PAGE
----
MasterCard Seeks Spread of PayPass Mobile Payment With mFoundry Deal
MasterCard Worldwide hopes to expand access to PayPass contactless-mobile payment, especially to customers of small banks and credit unions, with its new partnership with mobile-banking software provider mFoundry.
The idea behind the deal, which includes an undisclosed amount of investment by MasterCard in the U.S.-based technology vendor, is that some of the hundreds of banks and credit unions that now use mFoundry’s mobile-banking software will expand the m-financial services with PayPass.
Of course, that depends on whether those financial institutions have deals with mobile operators or other owners of secure elements in NFC phones, where the PayPass application will be stored.
James Anderson, senior vice president for mobile product development at MasterCard, said the partnership seeks to make it easy for banks to make PayPass part of a service they already offer–mobile banking. He said MasterCard would also integrate its over-the-air provisioning service, MOTAPS, into mFoundry’s m-banking application.
But Anderson acknowledged that “to enable Mobile PayPass, the consumer must have a MasterCard-approved NFC handset, and the bank has to have an agreement in place to access the secure element on the mobile device,” he told NFC Times.
To offer their mobile-banking services, banks just have to offer the downloadable app running on customer handsets and integrated with their servers.
But to offer PayPass payment, they will have to deal with either mobile carriers–which will own the SIM cards and many of the embedded chips in NFC phones–or handset makers or mobile platform providers that will also own many of the embedded chips. An example of a platform provider is Google, which controls the secure element for its Android-based Nexus S 4G phone used for the Google Wallet.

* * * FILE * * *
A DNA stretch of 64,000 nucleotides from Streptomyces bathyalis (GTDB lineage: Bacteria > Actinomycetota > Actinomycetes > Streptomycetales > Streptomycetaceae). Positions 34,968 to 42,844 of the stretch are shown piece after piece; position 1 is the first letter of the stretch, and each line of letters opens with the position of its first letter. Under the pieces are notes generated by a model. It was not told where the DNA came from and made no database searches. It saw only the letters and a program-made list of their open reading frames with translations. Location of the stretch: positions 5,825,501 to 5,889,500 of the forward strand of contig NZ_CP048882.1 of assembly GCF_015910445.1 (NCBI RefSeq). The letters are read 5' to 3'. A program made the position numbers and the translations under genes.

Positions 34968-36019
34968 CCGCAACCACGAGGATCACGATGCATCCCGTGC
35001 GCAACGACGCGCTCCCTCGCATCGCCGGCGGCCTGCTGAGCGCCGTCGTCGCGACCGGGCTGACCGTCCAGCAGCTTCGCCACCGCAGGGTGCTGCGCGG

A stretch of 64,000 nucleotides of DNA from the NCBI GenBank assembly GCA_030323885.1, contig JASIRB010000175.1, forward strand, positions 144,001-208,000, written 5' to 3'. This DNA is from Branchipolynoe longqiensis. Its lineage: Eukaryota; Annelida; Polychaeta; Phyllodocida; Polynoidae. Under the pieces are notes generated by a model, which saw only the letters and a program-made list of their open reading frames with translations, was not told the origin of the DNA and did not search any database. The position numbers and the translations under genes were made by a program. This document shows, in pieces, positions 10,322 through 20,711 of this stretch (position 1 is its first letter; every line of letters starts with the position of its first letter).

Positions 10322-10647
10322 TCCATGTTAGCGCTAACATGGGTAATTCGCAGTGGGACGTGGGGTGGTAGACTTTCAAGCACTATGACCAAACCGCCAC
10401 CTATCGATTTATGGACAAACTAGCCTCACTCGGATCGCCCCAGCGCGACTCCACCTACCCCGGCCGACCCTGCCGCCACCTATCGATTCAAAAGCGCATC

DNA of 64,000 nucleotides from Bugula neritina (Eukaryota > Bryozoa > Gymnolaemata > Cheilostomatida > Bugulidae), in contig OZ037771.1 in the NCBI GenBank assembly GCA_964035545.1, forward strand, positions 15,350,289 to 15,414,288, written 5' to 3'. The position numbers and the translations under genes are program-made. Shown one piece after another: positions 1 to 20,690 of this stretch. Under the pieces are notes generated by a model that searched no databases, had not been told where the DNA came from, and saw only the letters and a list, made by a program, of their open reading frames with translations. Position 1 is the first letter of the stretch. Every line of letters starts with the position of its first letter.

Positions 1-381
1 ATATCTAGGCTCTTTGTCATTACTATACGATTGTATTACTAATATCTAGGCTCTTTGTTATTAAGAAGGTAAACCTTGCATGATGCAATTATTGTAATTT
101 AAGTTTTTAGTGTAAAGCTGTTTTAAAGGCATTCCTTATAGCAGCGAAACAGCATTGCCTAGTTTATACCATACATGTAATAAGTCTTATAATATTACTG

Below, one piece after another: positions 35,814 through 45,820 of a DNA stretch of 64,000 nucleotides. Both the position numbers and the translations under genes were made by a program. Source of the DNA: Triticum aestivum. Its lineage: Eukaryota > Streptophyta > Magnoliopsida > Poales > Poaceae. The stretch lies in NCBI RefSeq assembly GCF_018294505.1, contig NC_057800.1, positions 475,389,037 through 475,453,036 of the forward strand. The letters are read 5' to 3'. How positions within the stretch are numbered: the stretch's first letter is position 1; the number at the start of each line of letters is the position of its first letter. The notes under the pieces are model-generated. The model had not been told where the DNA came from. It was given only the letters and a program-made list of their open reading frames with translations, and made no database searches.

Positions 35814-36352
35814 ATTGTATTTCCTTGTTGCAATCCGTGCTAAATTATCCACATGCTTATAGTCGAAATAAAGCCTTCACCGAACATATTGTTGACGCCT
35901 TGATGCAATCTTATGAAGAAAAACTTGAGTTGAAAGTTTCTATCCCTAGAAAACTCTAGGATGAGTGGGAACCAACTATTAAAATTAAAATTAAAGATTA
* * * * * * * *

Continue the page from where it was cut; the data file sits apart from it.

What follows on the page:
“If it wasn’t for the secure-element battle, it would be the perfect extension,” said Todd Ablowitz, president of the Double Diamond Group consulting firm, of the idea to add PayPass mobile payment to mobile-banking offerings. “Because of the secure-element battle, the forces that control the chips are setting the rules of the game.”
Of course, banks could issue their own secure elements, in the form of microSD cards that come with their own built-in antennas and embedded chips. There also could be microSD cards that work with the built-in antennas in full NFC phones.
The mFoundry deal is not the only initiative MasterCard is taking to get its PayPass technology included in NFC mobile-payment rollouts. It is the first, and still the only, payment network involved in the Google Wallet. It also will support Isis wallet when U.S. mobile carriers Verizon Wireless, AT&T and T-Mobile USA launch the NFC service in two cities around June of next year.
And MasterCard is a partner in the first commercial launch of NFC payment in the United Kingdom, the Quick Tap service, introduced by mobile operator Orange UK and issuer Barclaycard.
Besides providing mobile-banking software to more than 500 banks, mFoundry designed the mobile-payment application rolled out by Starbucks in the United States using 2D bar-code technology.